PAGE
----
Three revolutionaries, remnants of radical underground groups of the 1960s, were convicted today of robbing a Brinks armored car of $1.6 million in October, 1981, and murdering two policemen and an armed guard in the subsequent shootout.
In a theatrical two-month trial, the defendants acted as their own attorneys and refused to challenge the evidence or testimony of 86 prosecution witnesses.
Instead, they called themselves political prisoners, declaring that the robbery was a legitimate "expropriation" designed to finance the creation of the Republic of New Africa, a separate nation in Louisiana, Alabama, Mississippi, Georgia and South Carolina.
Although the robbery took place in Nanuet, in Rockland County, the trial was moved to neighboring Goshen, in Orange County, for fear that extensive publicity would preclude a fair trial.
The defendants convicted by an all-white jury today were Kuwesi Balagoon, the former Donald Weems, 36, a member of the Black Liberation Army, and Judith Clark, 33, and David Gilbert, 39, white members of the Weather Underground, a radical group established in the 1960s.
Two other defendants accused in connection with the same incident will go on trial Oct. 12.
They are Samuel Brown, 41, another Black Liberation Army member, and Kathy Boudin, 40, daughter of prominent civil rights lawyer Leonard Boudin.
A sixth defendant is a fugitive.
Three hours after the verdicts were announced, Boudin and Gilbert were married by a prison chaplain in a five-minute jailhouse ceremony.
The jury had deliberated for four hours before returning guilty verdicts on three counts of second-degree murder and three counts of robbery.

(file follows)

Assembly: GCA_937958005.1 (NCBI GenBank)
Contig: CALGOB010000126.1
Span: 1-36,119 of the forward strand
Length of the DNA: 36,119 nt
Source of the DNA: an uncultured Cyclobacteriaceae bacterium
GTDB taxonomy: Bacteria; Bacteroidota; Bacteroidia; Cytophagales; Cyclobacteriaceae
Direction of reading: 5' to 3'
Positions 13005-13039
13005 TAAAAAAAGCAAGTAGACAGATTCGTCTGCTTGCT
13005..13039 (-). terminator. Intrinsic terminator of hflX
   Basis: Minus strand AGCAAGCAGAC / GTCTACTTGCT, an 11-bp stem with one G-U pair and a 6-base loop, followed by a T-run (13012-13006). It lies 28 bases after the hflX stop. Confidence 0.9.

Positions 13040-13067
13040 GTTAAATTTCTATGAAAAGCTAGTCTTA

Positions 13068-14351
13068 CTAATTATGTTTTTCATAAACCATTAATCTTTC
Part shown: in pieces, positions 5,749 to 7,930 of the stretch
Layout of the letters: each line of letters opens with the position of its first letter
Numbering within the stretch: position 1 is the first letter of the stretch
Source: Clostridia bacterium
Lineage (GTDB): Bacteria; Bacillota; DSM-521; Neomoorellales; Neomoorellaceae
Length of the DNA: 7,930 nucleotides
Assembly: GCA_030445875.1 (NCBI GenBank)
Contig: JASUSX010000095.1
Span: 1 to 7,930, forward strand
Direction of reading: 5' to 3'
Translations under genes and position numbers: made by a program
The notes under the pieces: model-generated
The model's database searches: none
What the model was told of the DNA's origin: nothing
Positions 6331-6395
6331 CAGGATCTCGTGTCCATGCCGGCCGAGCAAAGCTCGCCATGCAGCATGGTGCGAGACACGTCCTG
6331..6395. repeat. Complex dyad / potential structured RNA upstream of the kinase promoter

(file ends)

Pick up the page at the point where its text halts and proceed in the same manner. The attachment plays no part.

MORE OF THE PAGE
Witnesses testified that the defendants seized six moneybags from a Brinks armored car outside the Nanuet National Bank.
One Brinks guard was shot dead and another wounded.
The robbers fled in a van, then switched to another truck and a car. Police stopped the truck at a roadblock and were sprayed with automatic weapons fire, killing two Nyack policemen.
In closing statements Tuesday, Balagoon, an escaped convict and former member of the Black Panthers, said the three defendants are guerrillas who are "at war" with the United States.
"It's clear the guerrillas intended to shoot police, and that's who they shot. They had to shoot the enemy," he said.
Clark, a veteran of the Weather Underground's Days of Rage in Chicago in 1969, lived with her 2-year-old daughter and two other women on the Upper West Side of Manhattan before her arrest.
"At issue is the right to raise up arms against tyranny," she told the court. "We say it was an attempted expropriation, because revolutionary forces must take from the powers that be to build their capabilities to struggle against the system."
However, Judge David Ritter told the jury, "This is not a trial of political views, but on charges of murder, robbery and larceny."
Sentencing was set for Oct. 14.